**Question:**

*True/False?*

Let \( \{a_n\} \) be any non-constant sequence in \(\mathbb{R}\) such that \( a_{n+1}=\frac{a_n + a_{n+2} }{2} \) for all \(n \ge 1 \). Then \(\{a_n\} \) is unbounded.

*Hint:*

The given expression is same as \( a_{n+1}-a_n = a_{n+2} -a_{n+1} \).

**Discussion:**

The distance between two successive terms in the given sequence is constant. It is given by \( |a_{n+1}- a_n| = |a_n – a_{n-1}| = … = |a_1-a_0| \).

So for the sequence to be non-constant, \( a_1 \ne a_0 \). Because otherwise the sequence will have distance between any two successive terms zero, which is just another way of saying that the sequence is constant.

There are two cases:

Case 1: \(a_1 > a_0\).

Then \(a_{n+1} > a_n\), that is the sequence is increasing, and not only that, it is an arithmetic progression with common difference \(a_1-a_0 (> 0)\). Therefore, the sequence is unbounded above.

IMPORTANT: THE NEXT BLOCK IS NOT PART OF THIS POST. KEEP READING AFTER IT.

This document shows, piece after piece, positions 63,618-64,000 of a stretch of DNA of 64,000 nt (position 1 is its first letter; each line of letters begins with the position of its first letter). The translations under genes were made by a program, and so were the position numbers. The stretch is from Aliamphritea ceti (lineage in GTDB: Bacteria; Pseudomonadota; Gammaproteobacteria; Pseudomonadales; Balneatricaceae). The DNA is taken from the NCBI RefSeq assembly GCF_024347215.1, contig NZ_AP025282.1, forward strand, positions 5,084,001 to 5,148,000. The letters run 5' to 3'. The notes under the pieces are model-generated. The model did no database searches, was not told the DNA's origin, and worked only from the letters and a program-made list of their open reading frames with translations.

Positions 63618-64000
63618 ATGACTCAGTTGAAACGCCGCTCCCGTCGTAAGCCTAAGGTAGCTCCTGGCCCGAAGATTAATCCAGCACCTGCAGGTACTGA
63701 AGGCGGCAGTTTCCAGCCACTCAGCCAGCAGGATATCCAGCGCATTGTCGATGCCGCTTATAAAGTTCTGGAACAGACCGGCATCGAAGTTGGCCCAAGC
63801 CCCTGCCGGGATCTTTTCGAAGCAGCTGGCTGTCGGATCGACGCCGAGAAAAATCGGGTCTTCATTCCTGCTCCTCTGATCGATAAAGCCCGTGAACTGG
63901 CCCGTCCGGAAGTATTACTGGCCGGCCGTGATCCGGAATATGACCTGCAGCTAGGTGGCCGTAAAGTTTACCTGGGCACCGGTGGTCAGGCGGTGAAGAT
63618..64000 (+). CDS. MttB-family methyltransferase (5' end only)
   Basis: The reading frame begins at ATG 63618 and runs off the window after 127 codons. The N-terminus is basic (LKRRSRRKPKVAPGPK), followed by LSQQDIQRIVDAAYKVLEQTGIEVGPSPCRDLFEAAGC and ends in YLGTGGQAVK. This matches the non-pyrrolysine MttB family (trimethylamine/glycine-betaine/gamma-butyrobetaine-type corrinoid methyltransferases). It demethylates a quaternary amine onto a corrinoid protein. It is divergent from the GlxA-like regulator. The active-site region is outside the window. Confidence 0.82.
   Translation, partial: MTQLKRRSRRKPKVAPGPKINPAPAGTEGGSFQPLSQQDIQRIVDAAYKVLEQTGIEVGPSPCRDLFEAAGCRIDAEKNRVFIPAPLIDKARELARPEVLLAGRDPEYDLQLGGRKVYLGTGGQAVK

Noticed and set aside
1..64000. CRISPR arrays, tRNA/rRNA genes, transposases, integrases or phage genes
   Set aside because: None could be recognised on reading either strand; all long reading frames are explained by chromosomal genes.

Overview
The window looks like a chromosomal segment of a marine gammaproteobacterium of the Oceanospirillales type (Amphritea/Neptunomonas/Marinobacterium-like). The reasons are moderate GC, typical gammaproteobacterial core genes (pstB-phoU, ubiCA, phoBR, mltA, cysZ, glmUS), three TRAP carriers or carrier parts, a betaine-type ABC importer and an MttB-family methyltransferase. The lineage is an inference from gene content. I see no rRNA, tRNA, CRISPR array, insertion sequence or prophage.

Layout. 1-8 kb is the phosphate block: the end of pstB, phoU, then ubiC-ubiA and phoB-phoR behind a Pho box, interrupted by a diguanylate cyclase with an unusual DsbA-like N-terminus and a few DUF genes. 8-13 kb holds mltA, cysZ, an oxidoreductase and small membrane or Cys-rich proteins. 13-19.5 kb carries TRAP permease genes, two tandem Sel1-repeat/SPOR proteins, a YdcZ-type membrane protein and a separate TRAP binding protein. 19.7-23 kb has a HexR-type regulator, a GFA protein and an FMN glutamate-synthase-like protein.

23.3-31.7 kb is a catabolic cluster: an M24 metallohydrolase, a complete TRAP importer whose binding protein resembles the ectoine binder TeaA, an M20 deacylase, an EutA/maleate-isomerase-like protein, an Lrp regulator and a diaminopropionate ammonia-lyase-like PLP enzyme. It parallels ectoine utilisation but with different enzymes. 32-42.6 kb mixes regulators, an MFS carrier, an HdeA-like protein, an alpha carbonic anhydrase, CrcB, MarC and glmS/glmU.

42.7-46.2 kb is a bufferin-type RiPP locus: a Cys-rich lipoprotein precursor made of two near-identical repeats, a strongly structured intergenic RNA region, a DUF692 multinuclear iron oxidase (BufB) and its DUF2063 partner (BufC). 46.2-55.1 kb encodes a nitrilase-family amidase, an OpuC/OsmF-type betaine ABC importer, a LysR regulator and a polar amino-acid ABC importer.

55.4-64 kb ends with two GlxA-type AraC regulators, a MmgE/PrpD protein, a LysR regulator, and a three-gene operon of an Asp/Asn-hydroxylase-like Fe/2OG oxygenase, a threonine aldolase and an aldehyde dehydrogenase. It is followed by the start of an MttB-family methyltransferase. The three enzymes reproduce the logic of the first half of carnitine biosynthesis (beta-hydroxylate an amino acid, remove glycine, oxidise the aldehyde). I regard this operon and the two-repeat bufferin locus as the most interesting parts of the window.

Case 2: \(a_1<a_0\).

Then as in previous case the sequence this time will become a decreasing sequence, not only that, it is an arithmetic progression with common difference \( < 0 \). Therefore, the sequence is unbounded below.

*Remark:*

We don’t really need to take the two cases. The key point is that the given recurrence relation is that of an arithmetic progression whose common difference in non-zero. Hence the sequence has to be unbounded.